Life is full of trade-offs: In the Heights sacrificed some of its realism for the sake of light hip-hop entertainment; Def Poet Lemon's County of Kings: the beautiful struggle has sacrificed some entertainment for the sake of heavy doses of reality. Lemon Anderson, the solo spoken-word performer, has a story to tell, but developer and director Elise Thoron hasn't helped him cut it down; this is a problem for an artist who is primarily known for his short, targeted poems. Over the course of two hours, he's bled a little dry: he's like a cross between Junot Diaz and John Leguizamo, except that he ends up with Diaz's energy and Leguizamo's language.
Luckily, the underlying story is pretty good, and so what if it treads the familiar plot of a troubled youth trying to make good for his mother: Lemon puts a spring in that step. What drags the show down is a soft and casual movement that belies the hard moments and specificity of details. Lemon never pops--he sticks with a lyrical swagger that prevents him from building and keeps him slightly hunched, as if he's trying to hold something back. Fair enough: it's a personal story, and when he imitates his Brooklyn neighbors and relatives, he shows that he can come out of that shell. Still, for audiences trying to jam to his beat, there's a wall that keeps his mother's AIDS at bay long after she's succumbed to the disease.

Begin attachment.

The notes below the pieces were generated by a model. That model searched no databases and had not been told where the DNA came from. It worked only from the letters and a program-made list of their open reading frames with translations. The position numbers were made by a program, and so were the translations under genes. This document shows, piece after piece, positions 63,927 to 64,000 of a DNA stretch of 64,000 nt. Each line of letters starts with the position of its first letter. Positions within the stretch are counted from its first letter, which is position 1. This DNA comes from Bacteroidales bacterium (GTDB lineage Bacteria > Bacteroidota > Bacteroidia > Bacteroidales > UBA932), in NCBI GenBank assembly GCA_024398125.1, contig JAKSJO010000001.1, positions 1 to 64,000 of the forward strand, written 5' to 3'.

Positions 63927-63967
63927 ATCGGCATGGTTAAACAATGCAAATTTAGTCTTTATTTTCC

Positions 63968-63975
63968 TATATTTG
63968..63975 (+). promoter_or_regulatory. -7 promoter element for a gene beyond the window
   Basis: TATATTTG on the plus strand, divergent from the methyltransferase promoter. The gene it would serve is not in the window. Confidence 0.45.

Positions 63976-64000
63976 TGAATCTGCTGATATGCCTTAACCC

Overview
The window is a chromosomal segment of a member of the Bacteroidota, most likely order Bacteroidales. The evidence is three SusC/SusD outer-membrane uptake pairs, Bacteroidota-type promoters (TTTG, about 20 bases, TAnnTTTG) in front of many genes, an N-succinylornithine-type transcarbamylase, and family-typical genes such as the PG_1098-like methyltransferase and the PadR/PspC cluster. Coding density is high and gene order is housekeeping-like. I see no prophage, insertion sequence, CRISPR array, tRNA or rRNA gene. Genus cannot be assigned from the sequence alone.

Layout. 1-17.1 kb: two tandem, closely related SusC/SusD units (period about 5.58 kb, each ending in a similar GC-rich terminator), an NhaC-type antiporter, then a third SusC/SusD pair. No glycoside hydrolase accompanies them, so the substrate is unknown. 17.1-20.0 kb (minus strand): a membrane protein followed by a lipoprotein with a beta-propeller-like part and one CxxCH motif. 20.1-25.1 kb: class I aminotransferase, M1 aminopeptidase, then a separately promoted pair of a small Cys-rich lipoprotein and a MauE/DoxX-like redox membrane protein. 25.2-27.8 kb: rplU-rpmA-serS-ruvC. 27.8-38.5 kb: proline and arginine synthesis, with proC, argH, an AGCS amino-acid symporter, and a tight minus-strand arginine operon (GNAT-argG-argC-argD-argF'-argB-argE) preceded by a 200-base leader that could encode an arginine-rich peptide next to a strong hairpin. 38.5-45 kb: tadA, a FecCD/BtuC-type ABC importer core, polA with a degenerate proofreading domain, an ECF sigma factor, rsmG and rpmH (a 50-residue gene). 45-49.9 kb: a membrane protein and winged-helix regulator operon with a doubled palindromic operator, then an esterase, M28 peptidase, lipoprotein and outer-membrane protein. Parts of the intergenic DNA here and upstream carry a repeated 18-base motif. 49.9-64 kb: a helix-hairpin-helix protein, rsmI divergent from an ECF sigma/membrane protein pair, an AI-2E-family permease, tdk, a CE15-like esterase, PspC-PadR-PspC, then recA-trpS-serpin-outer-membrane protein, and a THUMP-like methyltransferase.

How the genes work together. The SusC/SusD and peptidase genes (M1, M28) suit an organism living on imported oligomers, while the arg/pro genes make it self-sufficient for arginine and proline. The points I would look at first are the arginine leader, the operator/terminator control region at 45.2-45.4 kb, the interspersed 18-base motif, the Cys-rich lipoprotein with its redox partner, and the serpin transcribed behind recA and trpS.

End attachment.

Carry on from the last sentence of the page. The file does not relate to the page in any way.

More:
The subtitle of Lemon's show is worth noting: "the beautiful struggle." The show itself is still uneven--the first act, dealing with Lemon's childhood, is far more detailed than his vague drug dealing in the second--but the struggle, especially given Lemon's talent for "carjacking sonnets," is beautiful.